Family: Incertae Sedis

This species is found in the lowlands in the north of the country and east of the Andes. It is a fairly silent bird and is difficult to confuse with other jumpers. Its name Saltator derives from Latin and means dancer while its epithet Orenocensis refers to the Orinoco River.


It measures from 18.5 to 19 cm and weighs on average 33.7 g. Both sexes similar. It has brown irises, blackish legs, a black upper jaw, and a blackish lower jaw with a pale base. It has the loreal region, the face, ear coverts and the malar region of black color; a white superciliary line that extends behind the earbuds; Crown and upperparts gray with blackish wing coverts. Their rectrices are black and the primary feathers are brownish with pale edges on the outer margins. It has the chin, the center of the throat and a small white spot at the base of the bill. The rest of the underparts are tan buff, especially on the sides.

Similar species

Unmistakable. Easily recognizable thanks to a combination of black head sides, white eyebrow and suede underparts.

Regional Differences

Two subspecies S. o. rufescens and S. o. orenocensis, both are found in Colombia and differ mainly because rufescens is larger and has a more robust bill.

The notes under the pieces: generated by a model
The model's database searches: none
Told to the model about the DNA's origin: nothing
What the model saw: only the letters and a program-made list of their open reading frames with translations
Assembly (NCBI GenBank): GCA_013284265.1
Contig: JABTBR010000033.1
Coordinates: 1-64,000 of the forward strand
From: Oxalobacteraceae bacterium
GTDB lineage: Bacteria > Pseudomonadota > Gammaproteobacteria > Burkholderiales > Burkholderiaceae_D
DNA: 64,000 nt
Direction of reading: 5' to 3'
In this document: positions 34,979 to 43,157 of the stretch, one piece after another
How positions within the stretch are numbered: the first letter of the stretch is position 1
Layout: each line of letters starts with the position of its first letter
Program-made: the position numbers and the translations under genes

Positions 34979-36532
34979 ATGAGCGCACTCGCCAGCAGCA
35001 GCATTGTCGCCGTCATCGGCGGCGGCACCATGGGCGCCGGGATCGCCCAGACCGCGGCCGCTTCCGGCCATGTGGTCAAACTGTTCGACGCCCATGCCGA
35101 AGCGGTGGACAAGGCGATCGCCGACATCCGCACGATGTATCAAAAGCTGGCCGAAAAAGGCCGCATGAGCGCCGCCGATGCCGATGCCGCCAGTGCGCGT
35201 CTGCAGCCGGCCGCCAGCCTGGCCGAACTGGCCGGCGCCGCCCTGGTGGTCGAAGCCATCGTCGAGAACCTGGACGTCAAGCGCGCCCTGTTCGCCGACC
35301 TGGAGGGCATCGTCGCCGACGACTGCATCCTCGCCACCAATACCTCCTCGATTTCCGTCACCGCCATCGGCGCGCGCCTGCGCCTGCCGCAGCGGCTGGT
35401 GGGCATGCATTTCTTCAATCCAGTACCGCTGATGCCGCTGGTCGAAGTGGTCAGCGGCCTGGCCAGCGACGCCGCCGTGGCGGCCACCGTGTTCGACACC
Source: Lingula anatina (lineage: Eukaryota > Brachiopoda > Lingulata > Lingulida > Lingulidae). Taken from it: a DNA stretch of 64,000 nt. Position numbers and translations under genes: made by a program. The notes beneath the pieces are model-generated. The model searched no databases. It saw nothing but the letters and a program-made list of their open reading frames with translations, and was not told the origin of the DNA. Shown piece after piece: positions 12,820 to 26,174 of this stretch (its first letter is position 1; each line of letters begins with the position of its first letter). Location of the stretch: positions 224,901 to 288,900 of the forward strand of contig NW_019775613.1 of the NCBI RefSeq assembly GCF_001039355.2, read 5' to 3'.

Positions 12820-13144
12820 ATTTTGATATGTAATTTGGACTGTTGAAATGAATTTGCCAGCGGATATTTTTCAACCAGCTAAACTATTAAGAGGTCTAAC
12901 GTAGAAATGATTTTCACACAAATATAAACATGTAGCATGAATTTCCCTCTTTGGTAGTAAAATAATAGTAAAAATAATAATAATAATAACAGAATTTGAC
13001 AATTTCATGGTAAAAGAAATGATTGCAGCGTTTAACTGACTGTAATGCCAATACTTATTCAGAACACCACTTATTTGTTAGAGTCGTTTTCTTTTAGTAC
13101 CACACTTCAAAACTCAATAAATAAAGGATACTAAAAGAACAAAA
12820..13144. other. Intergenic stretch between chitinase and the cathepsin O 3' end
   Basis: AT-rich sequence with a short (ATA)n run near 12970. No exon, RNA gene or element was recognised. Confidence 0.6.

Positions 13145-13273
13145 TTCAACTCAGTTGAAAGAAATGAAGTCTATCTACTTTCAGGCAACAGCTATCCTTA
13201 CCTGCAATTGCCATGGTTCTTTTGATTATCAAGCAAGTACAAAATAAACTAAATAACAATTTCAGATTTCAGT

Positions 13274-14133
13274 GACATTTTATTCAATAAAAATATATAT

This species is found in Colombia and Venezuela. In Colombia it is distributed below 500 m above sea level in the department of La Guajira from Riohacha to the east. Also east of the Andes in the department of Arauca and probably Vichada.


Inhabits gallery forest edges, dry deciduous hills, arid scrub, suburban areas, and in tall grasslands with scattered trees and shrubs.


It has been recorded feeding on flowers and fruits of Annona jahni (Annonaceae) and Momordica charantia (Cucurbitaceae). Also from seeds and leaves of unknown species. To a lesser extent, it includes insects in its diet.


Nests have been registered in Venezuela in the months of May and June. This is cup-shaped which is built with low-lying grasses (2 – 5 m) on a bush or reed. The size of its position is two blue-green eggs with black lines and spots on the larger end. No other aspects of their reproductive biology are known.


Stays in pairs or small groups and is much quieter than other Saltators. Forages high in vegetation and occasionally a little lower. Very rarely seen with mixed flocks.


The taxonomic affinities of the genus Saltator are uncertain and recent molecular studies indicate that it could belong to the family Thraupidae.

State of conservation

Your condition is of least concern

Vocalization / Song